According to The New York Times, China - along with a number of Western powers - has long believed that Beijing has a right to govern Tibet owing to a takeover of the region by the Mongol Yuan dynasty in the 13th century. Chinese historians claim that China “has a history of thousands of years as a unified multinational state” in which “all of its nationalities are Chinese”, says the US newspaper.

“The Mongols, who entered China as conquerers, are claimed as Chinese, and their subjugation of Tibet is claimed as a Chinese subjugation,” the paper adds.

But Tibetans argue that it was never subject to any foreign rule and has always been an independent nation. Activists claim that the region retained some autonomy and enjoyed religious authority throughout the Mongolian empire, and remained administratively separate from the conquered Chinese provinces.

During the Qing dynasty’s 92-year rule over Tibet, from 1720, the region became the battleground for numerous warring nations and was invaded frequently. By the end of the Qing era, the dynasty’s rule over Tibet had become largely symbolic.

Following the Xinhai Revolution in 1912, the Qing line was replaced by the Republic of China.

What happened next?

After Tibetan forces removed Qing troops from the region, the 13th Dalai Lama, who had been in exile, quickly declared complete independence from China in a treaty ratified by members of the Mongolian government.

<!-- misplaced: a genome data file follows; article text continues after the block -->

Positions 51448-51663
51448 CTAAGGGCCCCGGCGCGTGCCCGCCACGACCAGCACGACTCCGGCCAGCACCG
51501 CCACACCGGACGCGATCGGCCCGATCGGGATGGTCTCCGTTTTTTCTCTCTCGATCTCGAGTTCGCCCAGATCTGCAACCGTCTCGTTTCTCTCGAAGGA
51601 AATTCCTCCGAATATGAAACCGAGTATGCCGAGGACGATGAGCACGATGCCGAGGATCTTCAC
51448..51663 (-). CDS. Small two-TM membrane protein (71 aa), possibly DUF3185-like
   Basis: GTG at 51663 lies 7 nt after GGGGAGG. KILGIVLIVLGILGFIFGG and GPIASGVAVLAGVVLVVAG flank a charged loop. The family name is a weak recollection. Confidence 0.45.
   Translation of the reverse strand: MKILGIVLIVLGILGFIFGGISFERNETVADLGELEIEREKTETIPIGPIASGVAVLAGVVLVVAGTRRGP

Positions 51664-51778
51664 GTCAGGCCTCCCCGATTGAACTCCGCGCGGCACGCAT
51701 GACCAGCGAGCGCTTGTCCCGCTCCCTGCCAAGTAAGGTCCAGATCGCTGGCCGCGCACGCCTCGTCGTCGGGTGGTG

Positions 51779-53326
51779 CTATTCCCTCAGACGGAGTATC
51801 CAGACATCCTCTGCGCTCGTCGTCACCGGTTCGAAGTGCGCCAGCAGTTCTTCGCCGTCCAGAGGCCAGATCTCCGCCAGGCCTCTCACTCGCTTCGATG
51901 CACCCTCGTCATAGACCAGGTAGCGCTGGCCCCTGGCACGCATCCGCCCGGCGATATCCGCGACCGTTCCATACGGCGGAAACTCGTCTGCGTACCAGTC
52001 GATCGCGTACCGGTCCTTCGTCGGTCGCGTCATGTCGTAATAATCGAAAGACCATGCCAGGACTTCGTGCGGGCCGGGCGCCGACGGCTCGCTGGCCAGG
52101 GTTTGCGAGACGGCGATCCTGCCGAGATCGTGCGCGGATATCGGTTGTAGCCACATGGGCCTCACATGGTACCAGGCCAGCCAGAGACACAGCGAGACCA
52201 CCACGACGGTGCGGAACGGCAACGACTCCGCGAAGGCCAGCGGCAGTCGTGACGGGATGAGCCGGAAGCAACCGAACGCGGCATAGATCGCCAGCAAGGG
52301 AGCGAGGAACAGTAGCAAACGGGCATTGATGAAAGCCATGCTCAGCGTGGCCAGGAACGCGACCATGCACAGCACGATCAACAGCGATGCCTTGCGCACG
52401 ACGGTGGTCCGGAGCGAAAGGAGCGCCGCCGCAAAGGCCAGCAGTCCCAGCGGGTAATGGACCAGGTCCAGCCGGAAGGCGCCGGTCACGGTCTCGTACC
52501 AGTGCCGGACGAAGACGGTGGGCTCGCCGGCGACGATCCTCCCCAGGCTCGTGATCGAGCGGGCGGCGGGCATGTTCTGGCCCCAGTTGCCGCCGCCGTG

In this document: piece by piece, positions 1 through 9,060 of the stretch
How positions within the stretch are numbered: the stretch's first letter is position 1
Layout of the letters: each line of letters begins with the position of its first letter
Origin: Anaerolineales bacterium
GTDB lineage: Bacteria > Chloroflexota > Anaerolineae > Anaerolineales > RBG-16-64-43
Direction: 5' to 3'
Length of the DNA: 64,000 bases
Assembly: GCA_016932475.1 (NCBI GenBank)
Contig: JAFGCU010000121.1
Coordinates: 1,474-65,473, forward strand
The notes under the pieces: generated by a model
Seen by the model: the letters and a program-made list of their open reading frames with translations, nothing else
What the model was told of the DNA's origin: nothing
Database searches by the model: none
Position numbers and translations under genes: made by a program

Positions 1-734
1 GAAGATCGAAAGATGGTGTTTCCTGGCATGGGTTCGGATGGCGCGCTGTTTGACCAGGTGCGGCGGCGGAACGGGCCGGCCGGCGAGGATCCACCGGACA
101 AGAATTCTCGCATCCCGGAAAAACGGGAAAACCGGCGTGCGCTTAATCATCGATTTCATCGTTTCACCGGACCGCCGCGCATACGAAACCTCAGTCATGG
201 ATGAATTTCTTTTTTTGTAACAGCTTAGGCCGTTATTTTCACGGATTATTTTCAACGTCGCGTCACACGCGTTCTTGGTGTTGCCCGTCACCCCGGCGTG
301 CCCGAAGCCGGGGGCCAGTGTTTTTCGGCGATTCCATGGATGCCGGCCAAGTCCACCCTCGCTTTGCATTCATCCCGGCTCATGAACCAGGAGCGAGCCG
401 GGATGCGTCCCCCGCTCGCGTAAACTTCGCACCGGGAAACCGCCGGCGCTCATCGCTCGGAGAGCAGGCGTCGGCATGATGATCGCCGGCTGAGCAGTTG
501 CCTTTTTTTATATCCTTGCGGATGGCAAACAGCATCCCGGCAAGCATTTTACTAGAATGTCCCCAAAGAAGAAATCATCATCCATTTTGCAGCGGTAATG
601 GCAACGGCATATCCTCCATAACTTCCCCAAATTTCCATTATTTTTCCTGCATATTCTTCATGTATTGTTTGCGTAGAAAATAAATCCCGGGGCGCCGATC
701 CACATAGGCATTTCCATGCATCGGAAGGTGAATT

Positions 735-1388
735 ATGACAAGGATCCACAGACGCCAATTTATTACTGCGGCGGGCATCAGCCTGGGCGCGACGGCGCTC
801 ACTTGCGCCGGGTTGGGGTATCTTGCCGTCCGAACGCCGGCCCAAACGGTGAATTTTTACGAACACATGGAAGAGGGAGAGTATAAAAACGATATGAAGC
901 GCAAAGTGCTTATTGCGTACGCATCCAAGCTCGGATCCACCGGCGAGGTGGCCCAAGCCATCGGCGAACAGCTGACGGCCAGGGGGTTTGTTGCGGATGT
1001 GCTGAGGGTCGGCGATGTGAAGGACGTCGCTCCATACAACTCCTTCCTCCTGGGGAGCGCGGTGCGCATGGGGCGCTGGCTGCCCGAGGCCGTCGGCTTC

However in 1949, Communist Party leader Mao Zedong proclaimed the founding of the People’s Republic of China, following a brutal civil war that saw the Republic of China government exiled to Taiwan.

According to the BBC, Mao threatened Tibet with “liberation” shortly after gaining power, before invading with 40,000 troops the following year. In 1951, Tibetan leaders were forced to sign the “Seventeen Point Agreement”, a treaty that professed to guarantee Tibetan autonomy and to respect the Buddhist religion, but also allowed the establishment of Chinese civil and military headquarters in Tibet’s capital, Lhasa.

Lonely Planet says that the ensuing Chinese rule “eventually led to the deaths of hundreds of thousands of Tibetans, an assault on the Tibetan traditional way of life, the flight of the Dalai Lama to India and the destruction of almost every historical structure on the plateau”.